The front door of a home provides a gateway for visitors, so it's crucial to make it inviting. Plus, being highly visible from the street, its style will impact the facade. One possibility to consider is a leadlight door. Their benefits are explained below.

Improve the Kerb View

A beautiful leadlight entrance door improves the kerb view of a home and makes it stand out from a standard look. They provide a classy way to add decorative detail to the facade. The glass panels feature lines of lead that wrap around the glass shapes, which piece together like a jigsaw. Leadlight panels can combine different kinds of decorative glass and colours to coordinate the door with the building architecture, thus creating a harmonious whole.

Increases Indoor Brightness

A hallway in a house can be dark as these areas typically branch out into other rooms, and they may not feature a window. However, a leadlight door lets daylight stream inside. Additionally, the incoming light will be filtered by the hues and design of the glass panels and cause blue, green, or yellow light rays, for example, to flicker across the walls, floor, and ceiling. Once light filters inside, it will bounce between surfaces and waft into the adjoining rooms. Thus, the house as a whole will be brighter, and the better-illuminated hallway will seem more spacious.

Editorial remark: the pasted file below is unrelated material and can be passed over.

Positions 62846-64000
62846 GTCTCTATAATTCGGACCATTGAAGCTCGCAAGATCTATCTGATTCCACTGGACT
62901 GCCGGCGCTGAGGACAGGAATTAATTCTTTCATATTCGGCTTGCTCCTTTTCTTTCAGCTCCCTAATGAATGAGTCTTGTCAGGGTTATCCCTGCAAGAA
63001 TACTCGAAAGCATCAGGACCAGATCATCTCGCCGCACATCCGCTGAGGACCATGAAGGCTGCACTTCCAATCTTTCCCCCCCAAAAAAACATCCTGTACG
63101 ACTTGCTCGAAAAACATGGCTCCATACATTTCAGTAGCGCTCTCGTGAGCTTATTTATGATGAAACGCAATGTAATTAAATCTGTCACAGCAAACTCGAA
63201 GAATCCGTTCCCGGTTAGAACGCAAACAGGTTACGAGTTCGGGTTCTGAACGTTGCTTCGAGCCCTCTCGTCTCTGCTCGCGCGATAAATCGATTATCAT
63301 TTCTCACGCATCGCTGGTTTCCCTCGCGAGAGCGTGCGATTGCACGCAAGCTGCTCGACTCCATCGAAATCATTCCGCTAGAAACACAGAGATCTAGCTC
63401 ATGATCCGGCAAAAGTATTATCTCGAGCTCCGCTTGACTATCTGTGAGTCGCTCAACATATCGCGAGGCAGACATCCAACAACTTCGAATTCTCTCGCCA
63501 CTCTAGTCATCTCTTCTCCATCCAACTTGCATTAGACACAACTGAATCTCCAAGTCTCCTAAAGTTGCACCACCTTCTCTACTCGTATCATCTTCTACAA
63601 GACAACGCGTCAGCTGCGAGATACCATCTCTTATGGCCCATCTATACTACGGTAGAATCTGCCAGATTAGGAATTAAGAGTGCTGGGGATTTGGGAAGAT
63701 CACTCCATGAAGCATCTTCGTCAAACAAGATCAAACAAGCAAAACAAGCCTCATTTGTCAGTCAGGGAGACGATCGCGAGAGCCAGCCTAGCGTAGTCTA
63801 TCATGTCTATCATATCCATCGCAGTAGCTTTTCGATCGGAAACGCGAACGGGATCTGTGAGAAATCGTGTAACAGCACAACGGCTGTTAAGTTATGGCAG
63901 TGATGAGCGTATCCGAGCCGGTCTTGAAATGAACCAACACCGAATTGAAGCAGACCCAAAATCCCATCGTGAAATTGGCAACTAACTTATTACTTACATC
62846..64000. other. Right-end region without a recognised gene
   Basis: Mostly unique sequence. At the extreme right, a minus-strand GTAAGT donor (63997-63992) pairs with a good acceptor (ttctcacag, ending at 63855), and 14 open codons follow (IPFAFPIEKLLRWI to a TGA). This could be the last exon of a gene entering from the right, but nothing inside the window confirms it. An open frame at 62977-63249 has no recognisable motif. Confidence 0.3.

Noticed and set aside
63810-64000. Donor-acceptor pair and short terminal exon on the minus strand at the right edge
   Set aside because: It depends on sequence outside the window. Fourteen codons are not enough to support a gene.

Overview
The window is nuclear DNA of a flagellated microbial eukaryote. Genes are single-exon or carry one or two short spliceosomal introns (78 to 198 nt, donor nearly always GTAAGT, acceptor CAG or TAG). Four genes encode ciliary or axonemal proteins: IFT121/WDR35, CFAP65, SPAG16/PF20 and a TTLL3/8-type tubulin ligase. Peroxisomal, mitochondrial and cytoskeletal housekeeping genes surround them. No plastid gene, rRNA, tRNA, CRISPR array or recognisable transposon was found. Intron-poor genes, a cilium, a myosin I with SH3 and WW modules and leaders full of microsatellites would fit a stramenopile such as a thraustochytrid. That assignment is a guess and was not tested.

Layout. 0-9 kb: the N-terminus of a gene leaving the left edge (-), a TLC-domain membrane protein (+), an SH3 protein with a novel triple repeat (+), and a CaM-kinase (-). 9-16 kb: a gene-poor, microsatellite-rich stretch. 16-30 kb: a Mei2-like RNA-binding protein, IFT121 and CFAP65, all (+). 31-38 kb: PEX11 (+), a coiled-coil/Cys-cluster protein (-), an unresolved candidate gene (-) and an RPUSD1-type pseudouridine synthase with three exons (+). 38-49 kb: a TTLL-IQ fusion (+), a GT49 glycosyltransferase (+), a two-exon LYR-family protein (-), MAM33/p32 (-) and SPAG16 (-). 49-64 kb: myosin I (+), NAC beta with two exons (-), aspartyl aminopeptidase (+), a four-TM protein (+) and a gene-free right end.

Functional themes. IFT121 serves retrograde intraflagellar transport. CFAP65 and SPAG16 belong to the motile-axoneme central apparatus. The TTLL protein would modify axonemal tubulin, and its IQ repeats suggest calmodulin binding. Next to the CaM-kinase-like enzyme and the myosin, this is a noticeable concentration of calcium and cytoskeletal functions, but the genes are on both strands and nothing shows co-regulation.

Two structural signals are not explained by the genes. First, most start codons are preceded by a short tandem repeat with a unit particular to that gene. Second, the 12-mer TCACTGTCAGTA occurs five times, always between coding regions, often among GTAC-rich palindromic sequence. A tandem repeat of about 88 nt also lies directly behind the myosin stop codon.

Creates Privacy

Leadlight panels obscure the view through the front door, so you'll enjoy a bright open feeling without passersby being able to peer inside. Decorative glass comes in varying transparency levels, ranging from opaque to see-through. The colours also hinder the view through the door.

Design Options

Leadlight doors offer plenty of design options. You can opt for a pre-crafted door or have the entrance custom-designed to harmonise with your home, whether it's heritage or modern. For example, install an art deco design that features neutrally toned glass carved in geometric shapes. Alternatively, the glass can exhibit floral arrangements or pictures of birds. You may prefer to go with a straightforward pattern of repeating squares in different colours that create a chequerboard effect.

You'll have freedom of choice as various decorative glass types can combine in the design. Each of these emerges from a separate process, and they generate different looks. Patterned glass is moulded with textures during manufacture. Frosted glass is treated with acid or sandblasting techniques that erode the glass to create patterns. Stained glass is painted and baked in a kiln, fusing the colour to the glass.